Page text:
One reason the Depression lasted until World War II ... is that the New Dealers sabotaged their own plan. With one hand the New Dealers gave, spending to stimulate the economy. In fact, they put through the same kinds of infrastructure projects that Obama and congressional Democrats are considering today. With the other hand the New Dealers took away, by raising tax rates -- just as the new president and Congress are likely to do in 2009.
President Franklin D. Roosevelt specialized in persecuting the rich via taxes, telling the upper class, point blank, that they had ``met their master.''
The Clinton years also offer a tax story. President Bill Clinton raised taxes, of course, but not back to pre-Ronald Reagan levels. His late 1990s capital-gains rate cut, enacted with the Republican Congress, helped make the decade sizzle.
In Ireland, unemployment began to drop following cuts in the personal income tax. It rose again before falling dramatically as the Irish government cut capital-gains taxes and then corporate taxes. It's worth noting that Ireland was enduring Depression-level rates of unemployment -- 16 percent to 17 percent -- at the outset of its tax experiment and managed to get down to the five- percent range even as the nation found its way to a budget surplus.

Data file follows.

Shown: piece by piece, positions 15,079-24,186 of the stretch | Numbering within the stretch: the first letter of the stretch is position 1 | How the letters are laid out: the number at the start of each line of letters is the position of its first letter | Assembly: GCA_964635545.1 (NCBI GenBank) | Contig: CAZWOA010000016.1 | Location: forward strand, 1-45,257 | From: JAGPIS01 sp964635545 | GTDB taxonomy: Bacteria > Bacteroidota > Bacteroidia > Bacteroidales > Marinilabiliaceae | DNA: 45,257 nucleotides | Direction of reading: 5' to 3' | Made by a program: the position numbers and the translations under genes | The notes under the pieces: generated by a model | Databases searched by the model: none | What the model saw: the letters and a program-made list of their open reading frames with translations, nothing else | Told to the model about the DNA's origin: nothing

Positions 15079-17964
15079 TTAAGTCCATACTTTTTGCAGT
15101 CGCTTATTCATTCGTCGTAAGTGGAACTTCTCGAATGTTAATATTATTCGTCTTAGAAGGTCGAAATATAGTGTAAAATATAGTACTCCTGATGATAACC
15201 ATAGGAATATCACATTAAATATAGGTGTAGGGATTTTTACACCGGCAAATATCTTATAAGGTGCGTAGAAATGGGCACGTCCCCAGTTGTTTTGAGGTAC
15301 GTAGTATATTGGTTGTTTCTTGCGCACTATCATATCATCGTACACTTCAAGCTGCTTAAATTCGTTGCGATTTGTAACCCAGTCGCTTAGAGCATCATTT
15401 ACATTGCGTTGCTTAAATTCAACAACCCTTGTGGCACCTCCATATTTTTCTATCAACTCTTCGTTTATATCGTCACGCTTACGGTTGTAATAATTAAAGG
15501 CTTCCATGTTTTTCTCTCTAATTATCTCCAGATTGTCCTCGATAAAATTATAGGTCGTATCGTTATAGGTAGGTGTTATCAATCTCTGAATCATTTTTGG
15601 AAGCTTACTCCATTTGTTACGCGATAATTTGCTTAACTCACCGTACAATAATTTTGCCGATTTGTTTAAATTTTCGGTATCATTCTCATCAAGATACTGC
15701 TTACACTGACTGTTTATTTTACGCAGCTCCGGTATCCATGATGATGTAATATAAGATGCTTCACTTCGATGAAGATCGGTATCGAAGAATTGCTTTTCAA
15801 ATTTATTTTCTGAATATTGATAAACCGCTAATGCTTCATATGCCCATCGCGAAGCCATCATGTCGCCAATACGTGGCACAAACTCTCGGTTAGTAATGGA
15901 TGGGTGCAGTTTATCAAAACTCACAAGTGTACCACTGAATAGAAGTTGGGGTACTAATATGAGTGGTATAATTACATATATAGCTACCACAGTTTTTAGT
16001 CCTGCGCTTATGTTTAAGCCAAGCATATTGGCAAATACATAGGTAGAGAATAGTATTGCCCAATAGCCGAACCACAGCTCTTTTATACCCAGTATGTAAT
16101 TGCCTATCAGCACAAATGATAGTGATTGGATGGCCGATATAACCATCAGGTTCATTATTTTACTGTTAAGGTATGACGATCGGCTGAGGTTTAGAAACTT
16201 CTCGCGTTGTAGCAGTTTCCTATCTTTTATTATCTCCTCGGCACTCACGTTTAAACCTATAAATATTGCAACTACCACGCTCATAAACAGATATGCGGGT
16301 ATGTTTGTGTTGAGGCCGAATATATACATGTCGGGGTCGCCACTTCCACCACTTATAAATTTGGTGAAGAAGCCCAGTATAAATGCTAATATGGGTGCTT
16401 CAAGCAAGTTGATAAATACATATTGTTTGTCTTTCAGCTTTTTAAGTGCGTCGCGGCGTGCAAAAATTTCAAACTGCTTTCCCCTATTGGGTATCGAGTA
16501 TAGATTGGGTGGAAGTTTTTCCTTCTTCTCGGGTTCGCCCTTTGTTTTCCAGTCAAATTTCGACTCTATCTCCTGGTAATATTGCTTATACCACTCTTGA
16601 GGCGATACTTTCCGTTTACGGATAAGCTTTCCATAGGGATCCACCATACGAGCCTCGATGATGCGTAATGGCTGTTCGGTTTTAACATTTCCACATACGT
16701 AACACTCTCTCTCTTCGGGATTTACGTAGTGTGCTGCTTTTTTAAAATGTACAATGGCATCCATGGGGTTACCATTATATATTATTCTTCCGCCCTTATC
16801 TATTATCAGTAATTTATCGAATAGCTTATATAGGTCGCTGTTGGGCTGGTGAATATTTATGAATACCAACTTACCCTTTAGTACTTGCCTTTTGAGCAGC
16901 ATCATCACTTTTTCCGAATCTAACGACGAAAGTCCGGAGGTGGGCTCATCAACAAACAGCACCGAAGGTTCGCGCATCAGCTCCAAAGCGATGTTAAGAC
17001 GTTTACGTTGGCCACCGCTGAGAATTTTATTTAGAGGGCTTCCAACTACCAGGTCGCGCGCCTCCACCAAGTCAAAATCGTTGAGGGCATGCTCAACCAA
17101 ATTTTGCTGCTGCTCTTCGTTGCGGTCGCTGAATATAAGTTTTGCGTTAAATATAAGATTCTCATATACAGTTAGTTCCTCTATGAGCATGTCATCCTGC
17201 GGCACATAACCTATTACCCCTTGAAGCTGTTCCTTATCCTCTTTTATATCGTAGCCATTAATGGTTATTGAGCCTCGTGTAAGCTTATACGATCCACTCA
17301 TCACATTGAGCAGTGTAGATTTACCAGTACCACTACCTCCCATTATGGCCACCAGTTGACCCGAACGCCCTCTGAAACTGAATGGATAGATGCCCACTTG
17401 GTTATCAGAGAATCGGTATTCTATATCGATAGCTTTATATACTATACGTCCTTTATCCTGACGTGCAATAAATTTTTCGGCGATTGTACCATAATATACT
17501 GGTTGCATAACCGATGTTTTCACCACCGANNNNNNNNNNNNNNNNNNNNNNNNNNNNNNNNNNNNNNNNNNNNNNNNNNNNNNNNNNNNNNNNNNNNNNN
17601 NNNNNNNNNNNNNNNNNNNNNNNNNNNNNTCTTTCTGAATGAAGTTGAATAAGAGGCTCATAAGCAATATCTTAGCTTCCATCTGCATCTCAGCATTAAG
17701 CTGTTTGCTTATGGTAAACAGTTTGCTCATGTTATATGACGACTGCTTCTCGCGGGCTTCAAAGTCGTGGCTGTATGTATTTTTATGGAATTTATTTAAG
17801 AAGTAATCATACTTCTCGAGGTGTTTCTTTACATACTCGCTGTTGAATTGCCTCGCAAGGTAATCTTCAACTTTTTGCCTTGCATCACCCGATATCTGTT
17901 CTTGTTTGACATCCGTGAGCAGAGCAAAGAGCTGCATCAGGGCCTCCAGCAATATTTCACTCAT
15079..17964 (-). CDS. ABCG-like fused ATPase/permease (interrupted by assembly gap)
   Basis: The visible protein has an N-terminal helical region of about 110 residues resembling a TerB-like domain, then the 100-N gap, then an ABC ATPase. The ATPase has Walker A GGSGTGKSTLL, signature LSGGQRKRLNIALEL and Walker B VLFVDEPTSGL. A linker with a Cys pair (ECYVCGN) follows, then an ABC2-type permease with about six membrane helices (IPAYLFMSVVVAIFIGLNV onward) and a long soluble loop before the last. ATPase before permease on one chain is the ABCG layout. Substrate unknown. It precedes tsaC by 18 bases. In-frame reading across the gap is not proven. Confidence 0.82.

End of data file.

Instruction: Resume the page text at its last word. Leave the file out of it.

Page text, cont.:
So what might an ideal American reform look like?
It would include a lower capital gains rate, to be sure. This should be a no-brainer, since capital gains revenue seems especially responsive to rate cuts. The current slump is a great argument for Obama to give up his campaign-trail suggestion that he would increase the capital- gains rate to as high as 28 percent.
What about the hoped-for recovery of 2009? The planned tax increases would diminish the effect of those billions for infrastructure, just as tax increases undermined the Public Works Administration or the Works Project Administration in the 1930s. ... the Democratic Party will now have to decide which is more important: its eagerness to trash the Bush-Reagan tax legacy, or its eagerness for recovery.
Wednesday, November 12, 2008
Amity Shlaes has a great article today that draws on the lessons from the Depression.
Posted by Scott Grannis at 11:13 AM